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Russia’s Hardliners Present Their Manifesto

A Forever War with the West and a permanent wartime economy.

Nikolai Patrushev, secretary of the Russian Security Council. Yelena Afonina / TASS

It is easy to forget that, while Russia may increasingly be little more than a personalistic authoritarianism, this does not mean that all politics has disappeared. Rather, it is the politics of the court that becomes crucial, the attempt to sway the sovereign in one particular way or another. Even the most powerful figures at Tsar Vladimir’s court must play.

This was evident in a recent interview Nikolai Patrushev, secretary of the Security Council, gave to the official government newspaper of record, Rossiiskaya Gazeta. Patrushev, a career security officer first in the KGB and then the successor Federal Security Service (FSB) is in effect Putin’s national security adviser. He does not court publicity, so this kind of lengthy, showcase interview is as significant as it is unusual.

He is truly the hawk’s hawk. I have in the past described him as ‘the most dangerous man in Russia’ because of the way he drags Putin into even more extreme positions, fuelling his ambitions with talk of Russia’s historical mission and his paranoias with warnings of Western plots. As such, he is in many ways the lead spokesman of the siloviki – the ‘men of force’ of the military and security agencies – and the most nationalist of them, at that.

This interview was in many ways a silovik manifesto. It paints an apocalyptic picture of a world in which an America that “has long divided the whole world into vassals and enemies” and which is “used to walking on scorched earth” has turned against Russia because it is not willing “to give up its sovereignty, self-consciousness, culture, independent foreign and domestic policy.”

To this end, in Patrushev’s luridly imaginative worldview, Washington is forcing Ukraine to be its proxy, encouraging Nazis and generally engaged in nothing less than a struggle to break Russia’s will to resist its hegemony, assisted by a morally debauched Europe, whose “neo-liberalism” means “Europe and European civilization have no future.”

Rossiiskaya Gazeta is not exactly a mass-circulation newspaper, and even though his words were then picked up and recycled by various other news outlets, it is hard not to conclude that his interview was really meant for an audience of one man: Vladimir Putin.

After all, there are several domestic political fronts on which the siloviki are actually having to fight their corner.

First of all, is this still a “special military operation” or the “war” that Russians are forbidden to call it on pain of prison? There is a sharp behind-the-scenes debate on whether to escalate the terminology so as to escalate the conflict. After all, if it is formally acknowledged as a war, then a range of new options are unlocked, including calling a mass mobilization of reserves and keeping conscripts under arms when their year-long national service ends.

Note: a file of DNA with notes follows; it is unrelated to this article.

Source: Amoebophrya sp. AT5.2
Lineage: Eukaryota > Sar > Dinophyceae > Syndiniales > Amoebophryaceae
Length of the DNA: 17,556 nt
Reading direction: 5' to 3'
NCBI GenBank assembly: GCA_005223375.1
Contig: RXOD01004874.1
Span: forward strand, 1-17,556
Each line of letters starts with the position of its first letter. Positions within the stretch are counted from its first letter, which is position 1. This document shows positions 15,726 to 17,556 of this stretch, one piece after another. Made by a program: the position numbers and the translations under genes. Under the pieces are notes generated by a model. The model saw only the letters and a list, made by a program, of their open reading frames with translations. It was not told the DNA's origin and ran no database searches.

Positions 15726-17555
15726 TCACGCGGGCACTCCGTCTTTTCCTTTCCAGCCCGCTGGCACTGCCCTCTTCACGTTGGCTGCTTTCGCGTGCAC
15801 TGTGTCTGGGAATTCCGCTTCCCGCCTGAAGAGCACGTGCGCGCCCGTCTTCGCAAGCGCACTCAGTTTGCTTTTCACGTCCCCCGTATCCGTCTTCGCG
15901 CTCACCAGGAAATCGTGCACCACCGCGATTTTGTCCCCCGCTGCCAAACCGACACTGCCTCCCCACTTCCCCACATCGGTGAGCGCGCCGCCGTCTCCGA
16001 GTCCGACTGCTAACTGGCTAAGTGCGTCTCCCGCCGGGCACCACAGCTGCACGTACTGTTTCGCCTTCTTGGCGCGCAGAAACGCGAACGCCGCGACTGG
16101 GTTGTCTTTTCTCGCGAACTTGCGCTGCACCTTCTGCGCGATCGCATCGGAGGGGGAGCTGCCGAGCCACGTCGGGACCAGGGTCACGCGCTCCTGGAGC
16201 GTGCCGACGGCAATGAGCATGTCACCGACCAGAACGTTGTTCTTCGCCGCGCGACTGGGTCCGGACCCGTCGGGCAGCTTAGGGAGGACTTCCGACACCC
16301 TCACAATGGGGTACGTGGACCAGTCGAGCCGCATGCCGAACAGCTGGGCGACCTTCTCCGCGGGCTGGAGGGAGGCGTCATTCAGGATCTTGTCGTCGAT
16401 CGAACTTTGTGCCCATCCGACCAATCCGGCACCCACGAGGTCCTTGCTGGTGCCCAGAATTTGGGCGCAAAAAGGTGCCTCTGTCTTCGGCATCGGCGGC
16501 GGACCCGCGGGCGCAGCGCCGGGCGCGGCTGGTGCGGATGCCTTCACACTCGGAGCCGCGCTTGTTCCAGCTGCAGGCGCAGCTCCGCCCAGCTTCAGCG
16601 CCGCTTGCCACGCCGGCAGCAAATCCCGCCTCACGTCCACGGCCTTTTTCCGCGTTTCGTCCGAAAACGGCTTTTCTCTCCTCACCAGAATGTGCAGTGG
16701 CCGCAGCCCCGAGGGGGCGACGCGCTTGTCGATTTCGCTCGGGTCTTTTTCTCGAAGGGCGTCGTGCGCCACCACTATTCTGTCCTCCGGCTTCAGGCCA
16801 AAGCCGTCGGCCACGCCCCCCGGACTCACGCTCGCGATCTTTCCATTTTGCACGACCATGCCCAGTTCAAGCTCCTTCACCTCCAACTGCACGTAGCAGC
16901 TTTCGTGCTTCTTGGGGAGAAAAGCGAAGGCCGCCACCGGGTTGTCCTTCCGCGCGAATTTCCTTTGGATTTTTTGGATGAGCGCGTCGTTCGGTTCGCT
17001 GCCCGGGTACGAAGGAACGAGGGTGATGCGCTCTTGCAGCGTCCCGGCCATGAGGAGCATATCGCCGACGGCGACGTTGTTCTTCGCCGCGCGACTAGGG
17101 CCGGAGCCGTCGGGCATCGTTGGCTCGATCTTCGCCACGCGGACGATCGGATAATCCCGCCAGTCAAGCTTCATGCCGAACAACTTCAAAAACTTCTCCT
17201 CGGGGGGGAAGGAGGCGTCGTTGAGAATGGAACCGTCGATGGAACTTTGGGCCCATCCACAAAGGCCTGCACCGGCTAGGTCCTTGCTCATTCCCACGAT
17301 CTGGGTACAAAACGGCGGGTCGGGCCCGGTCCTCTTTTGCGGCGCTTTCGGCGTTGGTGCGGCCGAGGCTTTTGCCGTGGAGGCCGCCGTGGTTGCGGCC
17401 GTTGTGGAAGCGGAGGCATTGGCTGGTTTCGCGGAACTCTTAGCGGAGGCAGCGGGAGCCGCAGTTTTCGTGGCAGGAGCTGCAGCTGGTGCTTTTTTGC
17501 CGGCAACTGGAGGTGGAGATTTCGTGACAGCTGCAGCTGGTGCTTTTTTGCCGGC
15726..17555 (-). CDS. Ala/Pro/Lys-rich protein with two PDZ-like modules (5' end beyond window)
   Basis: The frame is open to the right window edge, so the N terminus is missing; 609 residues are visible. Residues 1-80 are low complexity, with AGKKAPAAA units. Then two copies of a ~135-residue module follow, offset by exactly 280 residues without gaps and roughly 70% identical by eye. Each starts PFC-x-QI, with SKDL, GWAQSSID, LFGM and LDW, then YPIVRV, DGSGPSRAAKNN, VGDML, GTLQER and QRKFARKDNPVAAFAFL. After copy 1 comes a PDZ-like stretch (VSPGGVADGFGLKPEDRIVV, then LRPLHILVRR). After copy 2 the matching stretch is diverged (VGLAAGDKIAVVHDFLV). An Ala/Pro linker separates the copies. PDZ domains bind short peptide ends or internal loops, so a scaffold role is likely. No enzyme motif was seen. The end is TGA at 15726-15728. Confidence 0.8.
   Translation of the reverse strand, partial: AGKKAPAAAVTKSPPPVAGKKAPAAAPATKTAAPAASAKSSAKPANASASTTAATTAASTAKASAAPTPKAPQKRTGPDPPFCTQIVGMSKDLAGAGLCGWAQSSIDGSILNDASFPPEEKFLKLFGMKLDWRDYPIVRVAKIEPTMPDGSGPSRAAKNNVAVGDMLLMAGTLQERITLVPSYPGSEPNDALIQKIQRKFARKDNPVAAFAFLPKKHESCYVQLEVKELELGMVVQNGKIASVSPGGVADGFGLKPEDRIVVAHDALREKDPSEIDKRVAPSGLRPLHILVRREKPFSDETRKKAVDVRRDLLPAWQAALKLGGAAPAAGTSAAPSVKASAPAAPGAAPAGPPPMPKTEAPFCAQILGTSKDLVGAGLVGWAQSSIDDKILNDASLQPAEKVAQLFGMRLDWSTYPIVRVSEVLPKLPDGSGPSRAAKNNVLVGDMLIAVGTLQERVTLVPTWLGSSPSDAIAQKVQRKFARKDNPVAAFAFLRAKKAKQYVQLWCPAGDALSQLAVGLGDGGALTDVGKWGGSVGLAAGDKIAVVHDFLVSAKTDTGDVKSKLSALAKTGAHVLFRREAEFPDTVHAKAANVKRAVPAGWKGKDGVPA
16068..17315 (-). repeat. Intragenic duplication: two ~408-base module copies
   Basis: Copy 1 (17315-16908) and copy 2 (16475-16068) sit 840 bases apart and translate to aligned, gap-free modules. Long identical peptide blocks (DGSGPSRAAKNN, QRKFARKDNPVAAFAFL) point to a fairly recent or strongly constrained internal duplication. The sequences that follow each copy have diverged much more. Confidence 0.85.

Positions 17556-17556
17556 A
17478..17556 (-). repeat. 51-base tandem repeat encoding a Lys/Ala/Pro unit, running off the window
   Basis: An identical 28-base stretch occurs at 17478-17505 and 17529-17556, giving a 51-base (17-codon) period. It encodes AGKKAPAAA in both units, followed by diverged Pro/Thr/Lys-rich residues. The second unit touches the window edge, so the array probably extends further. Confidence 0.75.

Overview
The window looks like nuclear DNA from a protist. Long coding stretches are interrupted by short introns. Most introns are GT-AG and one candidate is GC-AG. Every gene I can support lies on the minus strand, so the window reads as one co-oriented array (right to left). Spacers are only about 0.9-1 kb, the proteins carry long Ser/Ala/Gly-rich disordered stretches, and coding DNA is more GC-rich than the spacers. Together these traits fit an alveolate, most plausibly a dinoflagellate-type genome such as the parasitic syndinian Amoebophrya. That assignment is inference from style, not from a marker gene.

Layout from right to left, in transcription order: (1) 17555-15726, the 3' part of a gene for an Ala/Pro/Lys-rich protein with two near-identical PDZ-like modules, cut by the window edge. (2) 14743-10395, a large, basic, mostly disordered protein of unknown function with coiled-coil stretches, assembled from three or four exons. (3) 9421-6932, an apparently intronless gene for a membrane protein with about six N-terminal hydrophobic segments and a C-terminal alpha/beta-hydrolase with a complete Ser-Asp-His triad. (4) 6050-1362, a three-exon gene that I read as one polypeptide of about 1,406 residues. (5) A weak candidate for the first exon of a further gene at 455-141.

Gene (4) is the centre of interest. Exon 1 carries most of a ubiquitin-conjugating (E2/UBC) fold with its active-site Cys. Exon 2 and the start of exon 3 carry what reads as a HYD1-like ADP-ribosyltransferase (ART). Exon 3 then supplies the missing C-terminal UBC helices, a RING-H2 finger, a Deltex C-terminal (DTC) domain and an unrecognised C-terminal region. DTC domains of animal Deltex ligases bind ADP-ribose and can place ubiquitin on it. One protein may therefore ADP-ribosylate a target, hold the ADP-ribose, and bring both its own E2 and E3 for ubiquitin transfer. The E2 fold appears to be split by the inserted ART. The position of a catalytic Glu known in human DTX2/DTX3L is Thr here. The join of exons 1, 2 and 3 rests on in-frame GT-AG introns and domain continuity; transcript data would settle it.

Given that one of the main challenges for the war effort is precisely the lack of manpower, this is an appealing option. However, there are many, especially the political technologists of the Presidential Administration, who fear that this is tantamount to admitting that the first stage of the operation has been a failure. Others, including some within the Defense Ministry, worry that it reduces the scope for any eventual peace deal.

Patrushev’s claims that this has become a proxy war against NATO is the hard-liners’ attempt to construct a narrative that presents this reframing of the conflict not as the product of defeat, but as a response to the West’s own escalation.

Likewise, when the war started, many siloviki advocated in effect nationalizing and militarizing the economy. The technocrats dominant in cabinet pushed back successfully, and at present are still largely calling the shots on the economy.

Patrushev, though, is reopening this front, arguing that Russia should stop putting its faith in “market mechanisms alone, without taking into account the specifics of our country.” He is arguing instead that Russia can somehow create its own economics, driven by the needs of the state and enforced by “tighten[ing] the discipline of implementation.” This all sounds very reminiscent of the Soviet economy, it has to be said.

Indeed, just as the Soviet system was always really a wartime economy, even during times of ostensible peace, this is the essence of the silovik manifesto: a Russia committed to a cultural, political and sometimes military Forever War with the West, demanding absolute discipline and the mobilization of society and economy alike.

This is a terrifying prospect for Russia, Ukraine and us all. However, even though Patrushev is perhaps Putin’s closest ideological ally, one can draw some small comfort from the fact that he is having to argue his case, and even do so through a public interview rather than private conversations. The natural logic is that, should the war drag on, the pressure for a “Sovietization” of Russia, even a “North Koreanization,” will become harder to resist. But for now, the debate continues.

The views expressed in opinion pieces do not necessarily reflect the position of The Moscow Times.

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